On May 30, on the penultimate day of spring, the Church honors the memory of St. Stephen of Constantinople. Stephen's years: 867–893. He lived only 26 years, from 886 to 893 he was the Archbishop of Constantinople, perhaps the youngest Ecumenical Patriarch in history. Although the Communion of Saints does not know chronology, the memory of Stephen in 2023 can be called a jubilee. After all, exactly 1130 years ago, on this day, he was born into eternity.
To understand the essence of the processes that took place then, it is necessary to pay attention to the events in the Universe. This is how the Eastern Roman Empire proudly called itself. “One Lord, one faith, one baptism, one God and Father of all, who is above all, and through all, and in all,” Paul formulated the essence of the Christian confession in the Epistle to the Ephesians (Eph. 4,5).
Over the centuries, the Empire “began to add” itself to this ancient Creed. By the 8th-9th centuries, Byzantium was dominated by the belief that there could be only one Empire. Therefore, the coronation of Emperor Charlemagne on Christmas 800 in Aachen caused extreme indignation. There was a need to justify the exclusivity of their own orthodoxy. So, the process of searching for arguments that would make it possible to accuse the emperor of the west of heresy, and thereby deprive him of legitimation, piled on.
From 867, the rule of the Macedonian dynasty began in Constantinople, which continued for almost two centuries until 1056. The beginning of a new era of rule coincided in the Church with the period of confrontation between the two Patriarchs. Photios (858-867, 877-886) and Ignatius (847-858, 867-877) alternately replaced each other, were deposed, and returned, relying on the support of the people, their supporters and those in power. At the same time, Ignatius sought help from the Bishop of Rome, while Photios followed the path of separating the Church of Constantinople by accusing Rome and the West of various deviations from Orthodoxy.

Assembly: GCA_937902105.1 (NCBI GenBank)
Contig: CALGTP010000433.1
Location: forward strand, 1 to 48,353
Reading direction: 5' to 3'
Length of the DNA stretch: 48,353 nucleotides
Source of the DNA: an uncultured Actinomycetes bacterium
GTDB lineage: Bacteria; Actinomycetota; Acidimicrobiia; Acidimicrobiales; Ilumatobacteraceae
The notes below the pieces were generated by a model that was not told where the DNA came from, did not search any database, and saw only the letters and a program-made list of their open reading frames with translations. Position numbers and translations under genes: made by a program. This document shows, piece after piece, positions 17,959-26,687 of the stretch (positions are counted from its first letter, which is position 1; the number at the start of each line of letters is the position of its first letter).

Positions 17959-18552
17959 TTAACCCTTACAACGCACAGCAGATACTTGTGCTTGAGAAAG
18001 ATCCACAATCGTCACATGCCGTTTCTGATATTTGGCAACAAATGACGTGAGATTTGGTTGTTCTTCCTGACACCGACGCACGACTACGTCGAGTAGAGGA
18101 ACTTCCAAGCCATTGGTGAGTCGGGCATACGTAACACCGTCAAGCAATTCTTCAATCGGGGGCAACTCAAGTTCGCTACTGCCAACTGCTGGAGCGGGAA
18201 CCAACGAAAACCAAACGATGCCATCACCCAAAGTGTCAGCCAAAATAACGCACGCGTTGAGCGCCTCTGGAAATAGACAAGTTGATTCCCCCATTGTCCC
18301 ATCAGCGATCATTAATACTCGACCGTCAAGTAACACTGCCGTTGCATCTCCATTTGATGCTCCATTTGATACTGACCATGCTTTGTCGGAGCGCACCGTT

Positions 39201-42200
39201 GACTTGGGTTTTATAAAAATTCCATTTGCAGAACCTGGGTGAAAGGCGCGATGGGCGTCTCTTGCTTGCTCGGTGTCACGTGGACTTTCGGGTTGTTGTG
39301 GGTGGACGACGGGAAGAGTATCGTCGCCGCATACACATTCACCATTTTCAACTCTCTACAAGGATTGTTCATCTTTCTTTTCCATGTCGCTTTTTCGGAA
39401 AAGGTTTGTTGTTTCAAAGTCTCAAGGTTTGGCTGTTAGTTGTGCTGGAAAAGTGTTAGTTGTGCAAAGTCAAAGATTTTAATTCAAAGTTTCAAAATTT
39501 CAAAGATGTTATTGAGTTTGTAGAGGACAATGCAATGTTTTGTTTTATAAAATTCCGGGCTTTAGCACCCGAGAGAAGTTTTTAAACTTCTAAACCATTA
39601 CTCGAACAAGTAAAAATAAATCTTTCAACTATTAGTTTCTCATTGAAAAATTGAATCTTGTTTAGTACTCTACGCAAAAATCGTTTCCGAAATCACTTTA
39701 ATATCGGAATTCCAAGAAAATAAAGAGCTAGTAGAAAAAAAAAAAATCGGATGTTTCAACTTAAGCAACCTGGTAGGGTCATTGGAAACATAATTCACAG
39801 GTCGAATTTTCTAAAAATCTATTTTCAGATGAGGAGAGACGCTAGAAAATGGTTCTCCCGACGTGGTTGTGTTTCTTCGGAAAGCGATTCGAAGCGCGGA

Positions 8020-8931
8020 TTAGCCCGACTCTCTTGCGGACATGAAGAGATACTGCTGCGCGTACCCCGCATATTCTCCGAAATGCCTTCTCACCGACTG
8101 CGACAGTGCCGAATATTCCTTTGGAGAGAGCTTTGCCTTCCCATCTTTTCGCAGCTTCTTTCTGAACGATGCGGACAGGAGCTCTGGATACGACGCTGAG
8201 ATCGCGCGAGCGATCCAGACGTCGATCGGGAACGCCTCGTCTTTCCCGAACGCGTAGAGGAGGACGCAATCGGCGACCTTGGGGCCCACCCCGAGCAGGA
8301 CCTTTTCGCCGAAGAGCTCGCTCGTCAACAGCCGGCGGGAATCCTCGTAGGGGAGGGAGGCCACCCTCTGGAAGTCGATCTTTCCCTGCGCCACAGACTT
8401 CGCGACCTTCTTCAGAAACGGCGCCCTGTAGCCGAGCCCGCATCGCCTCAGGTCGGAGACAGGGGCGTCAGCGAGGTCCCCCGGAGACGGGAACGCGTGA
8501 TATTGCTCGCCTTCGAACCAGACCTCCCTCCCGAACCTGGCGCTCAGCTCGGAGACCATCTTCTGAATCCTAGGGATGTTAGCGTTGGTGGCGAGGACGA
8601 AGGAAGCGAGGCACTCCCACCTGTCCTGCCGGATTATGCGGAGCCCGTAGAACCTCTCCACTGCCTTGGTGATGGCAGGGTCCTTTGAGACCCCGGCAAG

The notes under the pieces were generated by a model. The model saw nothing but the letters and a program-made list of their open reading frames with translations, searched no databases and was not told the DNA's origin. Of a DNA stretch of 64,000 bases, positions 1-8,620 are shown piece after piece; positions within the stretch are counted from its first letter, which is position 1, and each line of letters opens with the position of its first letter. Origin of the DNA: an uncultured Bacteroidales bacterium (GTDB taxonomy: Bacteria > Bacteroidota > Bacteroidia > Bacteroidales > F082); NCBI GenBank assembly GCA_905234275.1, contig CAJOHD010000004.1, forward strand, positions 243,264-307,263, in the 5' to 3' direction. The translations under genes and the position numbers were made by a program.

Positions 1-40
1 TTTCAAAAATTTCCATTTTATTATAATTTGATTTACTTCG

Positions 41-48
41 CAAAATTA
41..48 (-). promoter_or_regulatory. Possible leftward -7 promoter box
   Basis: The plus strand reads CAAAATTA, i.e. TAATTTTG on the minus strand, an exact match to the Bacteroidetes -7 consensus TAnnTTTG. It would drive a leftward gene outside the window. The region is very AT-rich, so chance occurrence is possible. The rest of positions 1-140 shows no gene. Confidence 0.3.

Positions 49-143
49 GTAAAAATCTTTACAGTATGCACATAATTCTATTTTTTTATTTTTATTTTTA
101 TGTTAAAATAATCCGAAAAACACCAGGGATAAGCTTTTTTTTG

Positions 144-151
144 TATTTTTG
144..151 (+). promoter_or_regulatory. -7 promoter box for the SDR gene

Saint Stephen was the youngest son of Emperor Basil I of Macedon (867–886), and the brother of the new ruler, Leo the Wise (886–912). The latter circumstance played a fatal role in Stephen's biography.
After all, Emperor Leo was not only a politician, but also a writer and even a theologian. Leo possessed great secular and ecclesiastical erudition. He went down in history as the author of hymns and church rules. Influencing the affairs of the Church has always been one of his goals. Therefore, almost simultaneously with his accession to the throne, Leo deposed Patriarch Photios (810-893) and contributed to the elevation of his brother Stephen to the throne instead of him.
The game of thrones of that time is difficult to understand. However, it is obvious that the Church constrained the Empire in its ambitions and plans. Therefore, the Emperor decided to remove Photios and choose his brother in his place. It is possible that in this way he hoped to enlist the support of the Pope in an attempt to undermine the authority of the newborn West Empire. The Pope at this time was the namesake of the new patriarch, Stephen V (885–891). He conflicted with Photios and recognized as Patriarch the Emperor's brother. At the same time, in the capital there was many supporters of the Patriarch Ignatius (797-877), previously deposed under Photios. Since it was Photios who once ordained Stephen a deacon, Ignatius' supporters refused to recognize him.
But power intrigues did not interest Stefan, he was in poor health and took his election too seriously. As a child, he was tonsured a monk. In the intricacies of the Byzantine court, capable of destroying anyone, and, like modern serials, clouding the mind, this image of God in everyone, he did not participate. Stefan loved charity; as suggested by the biblical ideal of the office of a bishop, he tried to help his neighbor in everything. According to his vita, with his accession to the patriarchal throne, he further intensified his ascetic deeds. After only eight years, as an image of the fleeting earthly "career eternity", he died.
Age is given to learn to say goodbye. "Patriarch without autumn" did not live to old age. In the seeming absurdity of his fleeting biography, Patriarch Stefan became an example of how a church exaltation for a righteous man can turn out to be a tragedy.
Paraphrasing Milan Kundera (born 1929), we can say that in the unbearable lightness of being, without any accomplishments and achievements, Stefan's biography became “a life in spite of”, embodied in the garments of biblical holiness.
As a result, a very successful reign of the Macedonian Dynasty in 1056 ended with a break in church communion between East and West two years before. For the Patriarch of Constantinople, this meant an unprecedented long-term rise, but for the Orthodox Empire, centuries later, it turned into a collapse.